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Date Permissions Signed

5-2016

Date of Award

Spring 2016

Document Type

Masters Thesis

Degree Name

Master of Science (MS)

Department

Psychology

First Advisor

Czopp, Alex

Second Advisor

Lemm, Kristi M., 1971-

Third Advisor

Trimble, Joseph E.

Abstract

Much of the research studying stereotypes and prejudice focuses on a single social category (e.g., race or gender). Intersectionality research allows for multiple social categories to be evaluated together. The current work investigates whether emotions that are linked to outgroup threats (Cottrell and Neuberg, 2005) can be manipulated by intersecting different groups with one another. I proposed two hypotheses derived from a single theory. The Threat Enhancement Hypothesis of Intersectionality predicts that intersections comprised of categories that share a threat profile will be more threatening than either of the individual categories. The Threat Mitigation Hypothesis of Intersectionality predicts that intersections comprised of categories whose stereotypes counter one another will be less threatening than either of it’s individual categories. Additionally, these hypotheses predict that intersections with the same threat profile will be more (hypothesis 1) threatening than intersections comprised of groups with different threat profiles, and that intersections whose stereotypes counter one another (hypothesis 2) will be less threatening than intersections comprised of groups with different threat profiles. Results indicated social categories cannot be added (hypothesis 1), nor can they fully mitigate a threat below individual categories (hypothesis 2). However, threat-specific combinations better manipulate perceived threat levels.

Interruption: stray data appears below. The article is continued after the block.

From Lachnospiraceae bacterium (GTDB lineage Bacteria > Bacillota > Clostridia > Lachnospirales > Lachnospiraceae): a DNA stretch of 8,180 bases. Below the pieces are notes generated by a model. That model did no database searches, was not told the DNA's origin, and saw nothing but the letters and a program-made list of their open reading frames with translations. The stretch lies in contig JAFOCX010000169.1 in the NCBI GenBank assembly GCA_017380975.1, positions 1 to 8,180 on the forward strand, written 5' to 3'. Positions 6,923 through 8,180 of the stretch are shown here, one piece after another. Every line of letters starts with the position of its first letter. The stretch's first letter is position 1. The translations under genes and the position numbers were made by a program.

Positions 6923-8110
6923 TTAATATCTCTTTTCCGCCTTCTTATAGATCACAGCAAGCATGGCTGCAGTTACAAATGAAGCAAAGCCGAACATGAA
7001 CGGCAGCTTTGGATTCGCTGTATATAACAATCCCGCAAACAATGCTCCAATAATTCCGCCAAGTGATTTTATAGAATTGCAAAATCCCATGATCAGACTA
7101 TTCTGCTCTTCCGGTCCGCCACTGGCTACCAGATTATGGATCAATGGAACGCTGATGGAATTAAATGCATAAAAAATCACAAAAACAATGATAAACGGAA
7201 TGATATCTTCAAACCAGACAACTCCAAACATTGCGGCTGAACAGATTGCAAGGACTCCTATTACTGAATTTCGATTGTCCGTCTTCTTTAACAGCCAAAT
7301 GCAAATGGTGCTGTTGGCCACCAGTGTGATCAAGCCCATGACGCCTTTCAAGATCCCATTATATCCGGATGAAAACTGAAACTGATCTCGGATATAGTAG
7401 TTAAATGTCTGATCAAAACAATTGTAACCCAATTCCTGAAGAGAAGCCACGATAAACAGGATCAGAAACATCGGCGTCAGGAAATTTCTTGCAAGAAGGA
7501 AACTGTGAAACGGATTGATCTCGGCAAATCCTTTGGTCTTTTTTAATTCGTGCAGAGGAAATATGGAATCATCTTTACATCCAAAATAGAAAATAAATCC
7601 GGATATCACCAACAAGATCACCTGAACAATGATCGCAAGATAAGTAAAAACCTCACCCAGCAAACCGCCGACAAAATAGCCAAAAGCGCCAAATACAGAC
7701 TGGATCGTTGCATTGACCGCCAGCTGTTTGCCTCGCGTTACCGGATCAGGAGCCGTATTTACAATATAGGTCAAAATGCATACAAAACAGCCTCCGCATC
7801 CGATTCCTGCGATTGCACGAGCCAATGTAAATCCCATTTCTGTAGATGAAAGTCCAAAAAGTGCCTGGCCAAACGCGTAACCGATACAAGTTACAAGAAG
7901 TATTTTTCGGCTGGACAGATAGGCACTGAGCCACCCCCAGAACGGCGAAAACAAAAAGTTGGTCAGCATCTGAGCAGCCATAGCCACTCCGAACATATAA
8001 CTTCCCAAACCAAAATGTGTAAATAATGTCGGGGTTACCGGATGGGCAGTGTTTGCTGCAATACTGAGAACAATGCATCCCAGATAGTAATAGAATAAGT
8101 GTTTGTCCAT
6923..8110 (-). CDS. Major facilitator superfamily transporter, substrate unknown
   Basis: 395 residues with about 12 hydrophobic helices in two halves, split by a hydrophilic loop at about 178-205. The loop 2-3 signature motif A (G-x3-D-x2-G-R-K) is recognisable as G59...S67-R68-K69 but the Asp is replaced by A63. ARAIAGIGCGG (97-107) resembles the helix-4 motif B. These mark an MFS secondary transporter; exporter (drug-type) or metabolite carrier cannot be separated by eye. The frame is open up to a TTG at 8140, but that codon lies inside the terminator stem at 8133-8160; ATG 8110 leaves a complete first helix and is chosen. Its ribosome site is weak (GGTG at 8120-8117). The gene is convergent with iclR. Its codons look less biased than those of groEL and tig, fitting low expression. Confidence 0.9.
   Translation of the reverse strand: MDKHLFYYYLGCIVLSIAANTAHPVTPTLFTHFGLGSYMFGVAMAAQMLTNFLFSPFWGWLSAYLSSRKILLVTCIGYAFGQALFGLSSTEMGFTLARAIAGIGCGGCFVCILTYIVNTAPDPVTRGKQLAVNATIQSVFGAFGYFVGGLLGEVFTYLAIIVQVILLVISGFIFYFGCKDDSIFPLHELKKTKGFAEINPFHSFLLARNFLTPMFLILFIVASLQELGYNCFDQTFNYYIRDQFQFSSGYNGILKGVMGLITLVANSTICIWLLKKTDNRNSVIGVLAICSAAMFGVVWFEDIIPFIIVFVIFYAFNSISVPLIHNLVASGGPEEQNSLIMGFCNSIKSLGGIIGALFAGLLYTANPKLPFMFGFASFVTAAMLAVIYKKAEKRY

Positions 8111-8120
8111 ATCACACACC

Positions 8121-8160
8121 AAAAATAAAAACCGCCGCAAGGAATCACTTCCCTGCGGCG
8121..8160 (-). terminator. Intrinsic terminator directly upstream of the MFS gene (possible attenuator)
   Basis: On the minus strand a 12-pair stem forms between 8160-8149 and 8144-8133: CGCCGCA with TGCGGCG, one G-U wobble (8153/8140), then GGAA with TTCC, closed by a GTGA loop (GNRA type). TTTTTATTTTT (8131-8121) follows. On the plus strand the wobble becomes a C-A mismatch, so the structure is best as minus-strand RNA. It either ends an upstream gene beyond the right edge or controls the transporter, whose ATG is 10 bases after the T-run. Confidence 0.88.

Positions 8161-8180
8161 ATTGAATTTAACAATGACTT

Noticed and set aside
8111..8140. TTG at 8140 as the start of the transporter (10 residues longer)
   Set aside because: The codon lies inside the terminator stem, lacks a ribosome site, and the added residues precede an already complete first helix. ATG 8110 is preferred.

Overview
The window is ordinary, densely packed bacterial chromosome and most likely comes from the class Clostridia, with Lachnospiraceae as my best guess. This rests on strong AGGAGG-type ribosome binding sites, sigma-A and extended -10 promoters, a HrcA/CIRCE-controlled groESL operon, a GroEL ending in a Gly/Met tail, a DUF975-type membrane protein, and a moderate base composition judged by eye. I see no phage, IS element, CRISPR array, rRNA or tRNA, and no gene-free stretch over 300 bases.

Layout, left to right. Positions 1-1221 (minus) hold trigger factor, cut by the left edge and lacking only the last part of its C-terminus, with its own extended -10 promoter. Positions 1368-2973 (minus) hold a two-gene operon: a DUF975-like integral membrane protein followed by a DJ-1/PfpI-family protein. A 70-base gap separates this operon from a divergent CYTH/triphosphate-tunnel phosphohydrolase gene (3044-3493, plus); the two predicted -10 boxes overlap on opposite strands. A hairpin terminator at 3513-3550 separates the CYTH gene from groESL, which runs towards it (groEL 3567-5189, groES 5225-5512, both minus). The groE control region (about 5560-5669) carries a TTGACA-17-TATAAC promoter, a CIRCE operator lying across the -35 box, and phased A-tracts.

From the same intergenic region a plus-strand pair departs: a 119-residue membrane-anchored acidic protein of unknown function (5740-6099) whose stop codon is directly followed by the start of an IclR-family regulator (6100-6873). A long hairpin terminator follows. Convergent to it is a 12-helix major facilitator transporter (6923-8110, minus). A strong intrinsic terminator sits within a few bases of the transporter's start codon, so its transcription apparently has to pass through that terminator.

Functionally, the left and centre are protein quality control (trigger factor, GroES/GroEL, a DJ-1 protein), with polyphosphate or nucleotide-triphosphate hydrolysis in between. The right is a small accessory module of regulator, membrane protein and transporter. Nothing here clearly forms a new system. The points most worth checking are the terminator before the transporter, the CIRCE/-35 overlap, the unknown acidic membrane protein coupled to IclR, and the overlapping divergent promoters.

Type

Text

Publisher

Western Washington University

OCLC Number

950628918

Digital Format

application/pdf

Genre/Form

Academic theses

Language

English

Rights

Copying of this thesis in whole or in part is allowable only for scholarly purposes. It is understood, however, that any copying or publication of this thesis for commercial purposes, or for financial gain, shall not be allowed without the author's written permission.

Included in

Psychology Commons

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